After starring in the successful action series Healer and The K2, Ji Chang Wook plays his first lead movie role in the big-budget action-crime-thriller Fabricated City and as expected, he takes it all the way to the top of box-office rankings.
The movie begins with an explosive opening scene as the Captain and his highly-skilled team enters a war zone head-on. Time is ticking but as they get closer to defusing a bomb, the Captain finds himself in a position where he has to make a choice: to go on by himself to clear their mission or go back to save a cornered comrade. He chooses the latter and his teammates are both shocked and impressed with his loyalty and craziness. The team accomplishes their task at the expense of the Captain’s life. Fortunately, these are just scenes in the virtual world.
Ji Chang Wook plays Kwon Yoo, an admirable leader of an online video game combat team. His real life, however, is not that impressive. He is a former national athlete who is now spending his days at a PC Bang (internet cafe) without enough motivation to get a decent job. His life completely changes when he answers a call from a phone that’s been left behind. The woman who claims to be the owner asks him to return it. He finds it troublesome but the 300 dollar-reward changes his mind. Kwon Yoo arrives at the place where the woman is but he doesn’t get to see her face. He simply returns the phone, takes the money and leaves.
The next day, he wakes up to the sound of the arrival of armed officials who barge into his home, cuff him, and take him away for raping and murdering a child. He doesn’t have any recollection of the crime so he refuses to admit it but all concrete evidences point out that he’s the culprit. Hence, he gets the guilty verdict- a lifetime in prison without parole. Things happen in a flash and before he can even make sense of it all, he finds himself aboard the vehicle to hell. I mean, prison. Well, they’re pretty much the same.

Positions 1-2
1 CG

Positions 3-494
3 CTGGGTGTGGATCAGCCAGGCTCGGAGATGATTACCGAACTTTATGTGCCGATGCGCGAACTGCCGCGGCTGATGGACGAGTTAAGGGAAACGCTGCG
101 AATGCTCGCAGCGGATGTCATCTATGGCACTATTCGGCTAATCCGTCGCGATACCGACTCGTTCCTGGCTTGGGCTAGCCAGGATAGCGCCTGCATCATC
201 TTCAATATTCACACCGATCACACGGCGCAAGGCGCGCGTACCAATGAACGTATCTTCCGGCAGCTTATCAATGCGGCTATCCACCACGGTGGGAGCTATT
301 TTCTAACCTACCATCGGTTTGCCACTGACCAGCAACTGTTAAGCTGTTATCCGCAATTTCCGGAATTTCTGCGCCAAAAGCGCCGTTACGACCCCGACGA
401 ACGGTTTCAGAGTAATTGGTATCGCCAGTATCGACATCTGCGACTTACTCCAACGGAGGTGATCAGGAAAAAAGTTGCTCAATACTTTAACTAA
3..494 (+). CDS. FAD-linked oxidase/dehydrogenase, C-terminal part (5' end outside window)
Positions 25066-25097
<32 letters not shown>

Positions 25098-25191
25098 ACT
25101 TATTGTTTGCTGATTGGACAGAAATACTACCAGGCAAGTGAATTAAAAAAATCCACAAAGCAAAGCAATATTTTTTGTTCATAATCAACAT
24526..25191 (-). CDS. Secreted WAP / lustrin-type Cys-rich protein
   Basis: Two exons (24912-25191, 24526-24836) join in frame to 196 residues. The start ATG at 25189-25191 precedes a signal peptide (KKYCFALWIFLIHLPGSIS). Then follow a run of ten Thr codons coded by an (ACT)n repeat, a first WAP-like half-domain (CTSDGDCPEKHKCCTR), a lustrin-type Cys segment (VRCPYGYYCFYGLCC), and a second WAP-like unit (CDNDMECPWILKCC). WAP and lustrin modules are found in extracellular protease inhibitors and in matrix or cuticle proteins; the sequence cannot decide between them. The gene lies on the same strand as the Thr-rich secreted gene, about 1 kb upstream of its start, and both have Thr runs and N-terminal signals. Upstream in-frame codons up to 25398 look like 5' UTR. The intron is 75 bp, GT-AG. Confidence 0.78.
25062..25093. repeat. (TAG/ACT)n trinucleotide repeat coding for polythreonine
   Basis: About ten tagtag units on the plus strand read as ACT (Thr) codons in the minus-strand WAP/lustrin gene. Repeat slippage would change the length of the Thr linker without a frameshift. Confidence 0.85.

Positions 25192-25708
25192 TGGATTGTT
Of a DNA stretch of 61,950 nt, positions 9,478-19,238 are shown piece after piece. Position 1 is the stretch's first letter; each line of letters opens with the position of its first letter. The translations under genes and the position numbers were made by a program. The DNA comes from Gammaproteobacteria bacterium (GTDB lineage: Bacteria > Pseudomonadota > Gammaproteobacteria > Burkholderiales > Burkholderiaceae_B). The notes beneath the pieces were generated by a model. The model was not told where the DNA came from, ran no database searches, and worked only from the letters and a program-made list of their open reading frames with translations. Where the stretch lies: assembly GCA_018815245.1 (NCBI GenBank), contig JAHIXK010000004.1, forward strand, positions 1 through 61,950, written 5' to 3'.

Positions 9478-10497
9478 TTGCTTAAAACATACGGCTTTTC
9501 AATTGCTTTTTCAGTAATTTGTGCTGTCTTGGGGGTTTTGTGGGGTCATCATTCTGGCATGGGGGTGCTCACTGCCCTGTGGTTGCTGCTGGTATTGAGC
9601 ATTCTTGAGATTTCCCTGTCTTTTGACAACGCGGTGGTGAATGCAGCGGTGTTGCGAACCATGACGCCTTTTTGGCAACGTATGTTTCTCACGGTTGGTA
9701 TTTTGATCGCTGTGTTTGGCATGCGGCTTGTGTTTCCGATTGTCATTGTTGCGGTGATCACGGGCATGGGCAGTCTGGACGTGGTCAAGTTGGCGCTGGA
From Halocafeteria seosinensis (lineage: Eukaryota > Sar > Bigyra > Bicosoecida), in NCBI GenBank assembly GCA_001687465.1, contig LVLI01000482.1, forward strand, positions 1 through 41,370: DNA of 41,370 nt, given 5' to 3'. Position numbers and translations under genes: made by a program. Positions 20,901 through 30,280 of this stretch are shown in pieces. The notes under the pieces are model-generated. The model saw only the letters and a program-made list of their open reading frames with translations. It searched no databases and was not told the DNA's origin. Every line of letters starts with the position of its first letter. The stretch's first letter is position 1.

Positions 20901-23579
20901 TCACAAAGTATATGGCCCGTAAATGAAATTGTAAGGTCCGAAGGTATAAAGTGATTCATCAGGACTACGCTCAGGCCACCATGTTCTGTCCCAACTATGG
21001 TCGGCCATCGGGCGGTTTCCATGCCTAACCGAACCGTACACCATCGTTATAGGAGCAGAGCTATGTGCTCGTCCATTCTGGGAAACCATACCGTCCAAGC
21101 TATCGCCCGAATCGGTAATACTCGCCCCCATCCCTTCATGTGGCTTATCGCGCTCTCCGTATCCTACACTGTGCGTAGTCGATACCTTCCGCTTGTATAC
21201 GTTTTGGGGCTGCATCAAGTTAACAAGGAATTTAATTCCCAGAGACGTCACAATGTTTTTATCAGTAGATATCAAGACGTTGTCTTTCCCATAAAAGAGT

Ma Deok Soo (Kim Sang Ho) is the big shot in the penitentiary. Even guards look the other way when he violently welcomes the newbies but Kwon Yoo is not the type who yields. This makes Ma Deok Soo uneasy and Kwon Yoo becomes the target of daily beatings. The never-ending abuse pushes him to despair and his life hits rock bottom when he loses the only person who believes in him. So on his own, he vows to clear his name.
Following the advice of an old prisoner (Hey, it’s Defendant’s Miryang!), Kwon Yoo finds a way out of jail. While trying to avoid a nationwide manhunt, he takes refuge at the hideout of a techie social recluse.
The woman turns out to be one of his video game teammates. Yeo Wool (Shim Eun Kyung) uses her incredible hacking skills to help their Captain. One by one, their other teammates arrive. Together, they find out that Kwon Yoo is a scapegoat to cover up for an influential person’s son. And he isn’t the only one. There are other innocent people who are being used to pay for these wealthy people’s crimes. The Captain and his team revolt against their powerful chaebol adversaries. Will these marginalized online game players be able to survive this real-life deadly chase?
I am totally surprised at how much I enjoyed the movie. Probably because the last Korean action film I saw was Master starring Lee Byung Hun, Kang Dong Won, and Kim Woo Bin. It’s a slick flick but it’s a pretty dragging hackneyed police procedural. Fabricated City’s framed murderer main character is very typical too, but the execution of the story is more stylish and fast-paced with a spectacular Hollywood-like opening sequence.
Despite Fabricated City’s overall generic qualities, it manages to give us a hero to root for with a lead actor who perfectly plays the part. Ji Chang Wook covers the whole action genre with impressive shooting, intense hand-to-hand combats, and exhilarating car chase scenes. He also proves his versatility as he cries in some heart-wrenching moments. His charisma is perfect for romance but Ji Chang Wook and Shim Eun Kyung have zero chemistry. (I wish 38 Task Force‘s Lee Sun Bin played the female lead instead. She can totally match Ji Chang Wook’s oozing sex appeal.)
Oh well, since the movie doesn’t give enough emphasis to the romantic angle anyway, the nuances in Kwon Yoo’s facial expressions make his implied attraction to Yeo Wool even more heartfelt.
The antagonist’s identity is so easy to predict. Good thing they have versatile actor, Oh Jung Se, who can portray the role effectively in spite of being a two-dimensional character. His “secret room with a floor that turns into a giant tablet” is even more impressive than The K2’s “Cloud Nine”.
Director Park Kwang Hyun’s Fabricated City is action-packed, gizmo-filled, and romance-free. If it weren’t for the lackluster humor, it would have been a perfect popcorn movie.